BAGUINEDA, Mali (Thomson Reuters Foundation) - When rice farmers started producing yields nine times larger than normal in the Malian desert near the famed town of Timbuktu a decade ago, a passerby could have mistaken the crop for another desert mirage.
Rather, it was the result of an engineering feat that has left experts in this impoverished nation in awe - but one that has yet to spread widely through Mali’s farming community.
“We must redouble efforts to get political leaders on board,” said Djiguiba Kouyaté, a coordinator in Mali for German development agency GIZ.
With hunger a constant menace, Malians are cautiously turning to a controversial farming technique, known as rice intensification, to adapt to the effects of climate change.
The method, pioneered in Madagascar in 1983, has raised hopes that Mali’s small-scale rice farmers might be able to increase their productivity to meet the country’s gargantuan appetite for the grain.
Consumption of the staple stood at about 72 kg (163 lb) of rice per person in 2014, according to the latest data Mali’s National Directorate of Statistics has made public - and demand is continuing to grow.
Dubbed the System of Rice Intensification (SRI), the new rice production method involves planting fewer seeds of traditional rice varieties and taking care of them following a strict regime.
Seedlings are transplanted at a very young age and spaced widely. Soil is enriched with organic matter, and must be kept moist, though the system uses less water than traditional rice farming.
SRI is used on both irrigated and non-irrigated land, meaning it is possible to cultivate rice even in Mali’s desert, pilots conducted by the U.S. Agency for International Development have shown.
Up to 20 million farmers now use rice intensification in 61 countries, including in nearby Sierra Leone, Senegal and Ivory Coast, said Norman Uphoff, a senior advisor at the SRI International Network and Resources Center at Cornell University in the United States.
Rice plants grown following the method live longer because, given more space, more oxygen and less water, their roots grow bigger and deeper, so they are more resilient to drought and don’t deteriorate under flooding, he said.
But, despite its success, the technique has been embraced with varying degrees of enthusiasm from country to country. That’s because it competes with the improved hybrid and inbred rice varieties that agricultural corporations sell, Uphoff said by phone.
“Corporate agriculture has a huge stake in this,” he said. The new technique is “not good news for the brand breeders and the seed companies”.
Interest in SRI has mounted as droughts and erratic rainfall become more common, added urgency to efforts to create a steady stream of food from farmland to cooking pots.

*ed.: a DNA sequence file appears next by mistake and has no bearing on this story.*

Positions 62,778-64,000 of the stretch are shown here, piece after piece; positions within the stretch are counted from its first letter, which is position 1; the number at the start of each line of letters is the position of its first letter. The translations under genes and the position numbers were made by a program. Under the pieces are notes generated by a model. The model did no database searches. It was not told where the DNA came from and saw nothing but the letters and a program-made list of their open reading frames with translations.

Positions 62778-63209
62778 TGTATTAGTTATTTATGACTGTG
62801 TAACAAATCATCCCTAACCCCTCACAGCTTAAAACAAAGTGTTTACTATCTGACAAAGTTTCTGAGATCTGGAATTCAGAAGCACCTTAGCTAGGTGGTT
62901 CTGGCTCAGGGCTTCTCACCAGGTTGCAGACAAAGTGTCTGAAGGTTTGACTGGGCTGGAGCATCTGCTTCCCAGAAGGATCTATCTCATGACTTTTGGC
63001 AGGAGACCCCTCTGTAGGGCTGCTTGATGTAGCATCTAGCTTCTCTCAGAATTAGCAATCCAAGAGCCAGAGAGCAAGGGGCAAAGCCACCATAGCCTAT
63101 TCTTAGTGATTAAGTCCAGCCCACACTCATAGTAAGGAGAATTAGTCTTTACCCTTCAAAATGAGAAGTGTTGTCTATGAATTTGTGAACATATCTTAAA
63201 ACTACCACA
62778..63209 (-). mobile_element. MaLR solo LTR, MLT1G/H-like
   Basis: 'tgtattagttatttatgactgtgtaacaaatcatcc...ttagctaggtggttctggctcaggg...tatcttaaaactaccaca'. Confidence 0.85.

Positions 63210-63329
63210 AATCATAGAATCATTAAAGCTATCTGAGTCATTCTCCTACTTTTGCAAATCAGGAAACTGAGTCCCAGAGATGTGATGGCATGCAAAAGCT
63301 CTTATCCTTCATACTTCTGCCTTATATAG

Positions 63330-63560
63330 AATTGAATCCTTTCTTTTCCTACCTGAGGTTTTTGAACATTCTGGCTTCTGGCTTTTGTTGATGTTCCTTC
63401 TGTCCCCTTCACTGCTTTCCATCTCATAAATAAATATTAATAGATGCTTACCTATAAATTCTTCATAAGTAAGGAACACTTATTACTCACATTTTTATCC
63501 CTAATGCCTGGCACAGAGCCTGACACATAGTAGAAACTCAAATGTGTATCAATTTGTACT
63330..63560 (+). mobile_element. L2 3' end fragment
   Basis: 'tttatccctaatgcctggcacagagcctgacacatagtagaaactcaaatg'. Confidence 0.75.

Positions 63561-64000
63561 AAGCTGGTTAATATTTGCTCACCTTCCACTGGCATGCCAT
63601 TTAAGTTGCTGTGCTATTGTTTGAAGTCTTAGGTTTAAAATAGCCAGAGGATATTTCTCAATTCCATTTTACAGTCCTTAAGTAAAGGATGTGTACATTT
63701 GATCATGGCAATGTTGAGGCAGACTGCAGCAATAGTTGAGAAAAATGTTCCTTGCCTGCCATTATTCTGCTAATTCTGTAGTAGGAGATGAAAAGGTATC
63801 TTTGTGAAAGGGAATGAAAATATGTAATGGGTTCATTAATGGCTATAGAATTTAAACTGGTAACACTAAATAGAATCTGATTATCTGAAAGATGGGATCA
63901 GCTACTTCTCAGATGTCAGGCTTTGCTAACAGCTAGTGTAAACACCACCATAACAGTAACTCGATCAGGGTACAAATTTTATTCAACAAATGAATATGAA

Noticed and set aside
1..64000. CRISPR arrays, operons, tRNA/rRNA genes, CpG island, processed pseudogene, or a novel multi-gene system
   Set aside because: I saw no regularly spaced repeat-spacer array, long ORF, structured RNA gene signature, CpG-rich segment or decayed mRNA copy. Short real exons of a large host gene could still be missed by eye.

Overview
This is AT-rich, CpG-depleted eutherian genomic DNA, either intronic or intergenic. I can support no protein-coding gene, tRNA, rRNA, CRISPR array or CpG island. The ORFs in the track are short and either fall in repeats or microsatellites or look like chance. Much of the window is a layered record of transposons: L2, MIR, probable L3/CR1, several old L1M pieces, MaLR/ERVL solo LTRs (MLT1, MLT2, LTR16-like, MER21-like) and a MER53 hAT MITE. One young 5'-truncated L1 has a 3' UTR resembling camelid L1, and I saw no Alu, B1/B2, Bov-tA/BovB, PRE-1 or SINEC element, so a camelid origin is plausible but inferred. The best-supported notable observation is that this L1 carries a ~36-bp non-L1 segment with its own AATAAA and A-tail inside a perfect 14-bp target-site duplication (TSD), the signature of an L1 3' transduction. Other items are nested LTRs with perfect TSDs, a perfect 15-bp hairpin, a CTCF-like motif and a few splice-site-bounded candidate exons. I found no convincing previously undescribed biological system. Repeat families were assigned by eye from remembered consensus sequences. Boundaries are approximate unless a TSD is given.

Mali is West Africa’s second-largest rice producer, but it still imports 18 percent of its rice annually, according to Abdoulaye Koureissi, national coordinator for a rice farmers platform.
Imports prevent local production from reaching its full potential, he said.
And longer droughts and other forms of unpredictable weather are destroying an ever-larger share of crops across this country, where nearly half the adult population suffered from stunting as children due to malnutrition, according to the United Nations.
Malian authorities are looking for ways to reduce imports and become self-sufficient in rice, said Kouyaté at GIZ.
For Faliry Boly, who heads a rice-growing association, the prospect of rice becoming a “white gold” for Mali should spur on authorities and farmers to adopt rice intensification.
The method could increase yields while also offering a more environmentally-friendly alternative, including by replacing chemical fertilisers with organic ones, he said.
What’s more, rice intensification naturally lends itself to Mali’s largely arid climate, he said.
Kouyaté said that rice intensification uses up to 40 percent less water than traditional rice growing methods.
The European Union and other international funders have supported aid projects that encourage the practice in six of Mali’s administrative regions so far.
This year, around 100 small-scale farmers were trained in the method through a GIZ-backed effort, Kouyaté said, and hundreds more have been trained in other areas of Mali.
Yet, rice intensification has remained largely experimental, with no governmental policy in place to bolster the adoption of the practice, Kouyaté said.
Another obstacle, experts say, is that many farmers using techniques hundreds of years old are often reluctant to try new ways of growing rice.
And the cost of a rice transplanting machine - a key part of the system - is between $2,100 and $2,900, more than many farmers can afford.
Koureissi, of the rice farmers’ platform, said he has also seen farmers discouraged by the time investment required to learn the new method, teach it to their farmhands and then practice it.
“(Rice intensification) asks for a lot of time spent in planting rice, because the seedlings are planted very young, 8 to 15 days old, maximum,” he said.
But Sibiri Konaté, who has been farming rice for nearly three decades in Baguineda, a small town in the country’s south, said the new technique has changed his life.
Konaté went across the country to get training on rice intensification from another farmer two years ago.
On his four-hectare farm - part of a larger communal allocation - Konaté said he has seen his harvest jump from seven to 10 tonnes per hectare.
Even in bad years “I always manage” to get a harvest, he said. “But it is difficult to get other farmers here to commit.”
Reporting by Dieneba Deme, additional reporting by Sebastien Malo in New York ; editing by Jumana Farouky : Please credit the Thomson Reuters Foundation, the charitable arm of Thomson Reuters, that covers humanitarian news, climate change, resilience, women's rights, trafficking and property rights. Visit news.trust.org/climate